On the 2nd, his 3rd and 5th Corp had recieved the same treatment. He had lost his 3rd Corp commander and most of the 3rd Corp artillery and structure.
And on the 3rd, his 2nd Corp had recieved just as bad a treatment. He also here lost the use of his 2nd Corp commander.
I believe that this accounts for 5 of his 7 Corps if I am not mistaken. And add to this was all while he was in a fairly strong defensive position, where his numbers played to Meade's advantage.
I think that the loss of John Reynolds, John Hancock and Maybe Dan Sickels was the greatest blow to Meades confidence than anything thing else. Only his old 5th Corp, under I beleive Warren, would he have had much confidence in.
Meade had just taken command of this army a few days before this battle and was using Hookers staff which in effect had failed Hooker at Chancellorsville. He was unsure of his commanders before the Battle let alone afterward when he had lost so many. Would it have been wise to have pursued the army which had just inflicted this on your army? When Lee could have reversed the tables on Meade and established the defensive position. In fact Lee did do this at Falling Waters, while trying to recross a flooding Potomac River.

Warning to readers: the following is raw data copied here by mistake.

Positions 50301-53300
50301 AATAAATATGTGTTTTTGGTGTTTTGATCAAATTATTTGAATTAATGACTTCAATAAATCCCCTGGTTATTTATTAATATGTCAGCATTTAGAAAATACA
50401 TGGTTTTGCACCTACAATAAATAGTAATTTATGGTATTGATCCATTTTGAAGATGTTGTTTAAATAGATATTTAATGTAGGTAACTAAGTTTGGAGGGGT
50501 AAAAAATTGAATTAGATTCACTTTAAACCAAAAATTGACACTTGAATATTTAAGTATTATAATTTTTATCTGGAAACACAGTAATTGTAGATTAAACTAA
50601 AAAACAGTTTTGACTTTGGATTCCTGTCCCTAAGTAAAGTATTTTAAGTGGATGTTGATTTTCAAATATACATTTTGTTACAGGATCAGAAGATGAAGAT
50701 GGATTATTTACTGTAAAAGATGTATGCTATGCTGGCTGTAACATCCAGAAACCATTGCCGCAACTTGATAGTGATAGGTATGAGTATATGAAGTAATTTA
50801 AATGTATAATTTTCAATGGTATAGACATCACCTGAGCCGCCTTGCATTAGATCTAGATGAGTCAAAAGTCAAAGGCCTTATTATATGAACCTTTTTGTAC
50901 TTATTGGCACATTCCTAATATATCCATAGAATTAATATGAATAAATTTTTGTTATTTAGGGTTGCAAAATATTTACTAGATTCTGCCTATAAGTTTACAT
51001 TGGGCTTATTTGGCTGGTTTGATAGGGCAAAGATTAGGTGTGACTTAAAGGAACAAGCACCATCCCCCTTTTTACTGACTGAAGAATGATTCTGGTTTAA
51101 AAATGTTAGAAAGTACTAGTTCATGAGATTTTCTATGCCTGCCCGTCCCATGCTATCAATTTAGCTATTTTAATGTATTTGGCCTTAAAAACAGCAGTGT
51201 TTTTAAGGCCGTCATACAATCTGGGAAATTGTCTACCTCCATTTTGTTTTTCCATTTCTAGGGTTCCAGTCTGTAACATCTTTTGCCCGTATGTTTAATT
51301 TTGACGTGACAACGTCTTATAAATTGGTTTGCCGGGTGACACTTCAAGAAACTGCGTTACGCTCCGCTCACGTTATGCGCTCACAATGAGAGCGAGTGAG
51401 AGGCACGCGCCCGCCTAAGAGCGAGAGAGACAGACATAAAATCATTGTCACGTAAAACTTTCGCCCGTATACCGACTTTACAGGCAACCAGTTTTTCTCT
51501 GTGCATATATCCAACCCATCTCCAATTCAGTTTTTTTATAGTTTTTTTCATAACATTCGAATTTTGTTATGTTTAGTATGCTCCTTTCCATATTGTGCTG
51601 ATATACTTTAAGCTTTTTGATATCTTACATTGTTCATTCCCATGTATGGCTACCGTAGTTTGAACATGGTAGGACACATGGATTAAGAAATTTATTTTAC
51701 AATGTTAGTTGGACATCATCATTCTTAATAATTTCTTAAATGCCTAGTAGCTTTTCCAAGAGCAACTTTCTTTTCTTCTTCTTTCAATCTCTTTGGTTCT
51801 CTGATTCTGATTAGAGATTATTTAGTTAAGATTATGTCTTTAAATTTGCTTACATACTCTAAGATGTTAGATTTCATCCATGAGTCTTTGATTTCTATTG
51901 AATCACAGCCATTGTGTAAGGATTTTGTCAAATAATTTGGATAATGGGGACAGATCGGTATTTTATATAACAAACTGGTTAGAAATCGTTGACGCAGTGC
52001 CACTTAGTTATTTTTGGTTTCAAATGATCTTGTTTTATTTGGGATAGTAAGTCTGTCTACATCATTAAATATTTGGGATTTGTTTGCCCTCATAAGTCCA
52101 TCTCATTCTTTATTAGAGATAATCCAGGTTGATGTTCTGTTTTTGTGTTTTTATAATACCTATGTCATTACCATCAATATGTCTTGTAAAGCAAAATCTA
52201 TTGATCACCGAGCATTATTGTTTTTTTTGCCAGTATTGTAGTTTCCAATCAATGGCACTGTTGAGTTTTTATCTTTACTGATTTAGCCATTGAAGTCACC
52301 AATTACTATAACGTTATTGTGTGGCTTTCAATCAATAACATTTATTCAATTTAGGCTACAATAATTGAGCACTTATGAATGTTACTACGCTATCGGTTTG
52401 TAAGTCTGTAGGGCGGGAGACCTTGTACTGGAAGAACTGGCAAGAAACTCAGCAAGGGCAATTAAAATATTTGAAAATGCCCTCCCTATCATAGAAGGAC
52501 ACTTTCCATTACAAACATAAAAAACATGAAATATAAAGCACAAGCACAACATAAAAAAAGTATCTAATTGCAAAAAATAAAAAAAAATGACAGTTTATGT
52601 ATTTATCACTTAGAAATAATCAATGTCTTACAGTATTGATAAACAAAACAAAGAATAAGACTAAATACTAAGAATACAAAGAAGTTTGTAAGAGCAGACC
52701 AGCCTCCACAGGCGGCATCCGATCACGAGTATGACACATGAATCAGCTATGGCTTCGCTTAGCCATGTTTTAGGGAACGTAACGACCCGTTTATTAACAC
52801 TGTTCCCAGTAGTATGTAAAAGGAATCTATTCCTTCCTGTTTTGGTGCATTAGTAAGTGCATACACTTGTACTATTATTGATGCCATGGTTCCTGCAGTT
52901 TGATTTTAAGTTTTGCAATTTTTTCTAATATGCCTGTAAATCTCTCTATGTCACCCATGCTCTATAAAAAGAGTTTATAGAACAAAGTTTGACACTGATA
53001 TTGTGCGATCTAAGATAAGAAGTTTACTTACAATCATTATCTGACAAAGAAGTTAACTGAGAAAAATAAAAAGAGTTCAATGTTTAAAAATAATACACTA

Meade's position is understandable in not following Lee. It was Lincoln who was being less than realistic in ordering Meade to pursue Lee. Mear numbers do not make an army if you can not effectively control and use those numbers.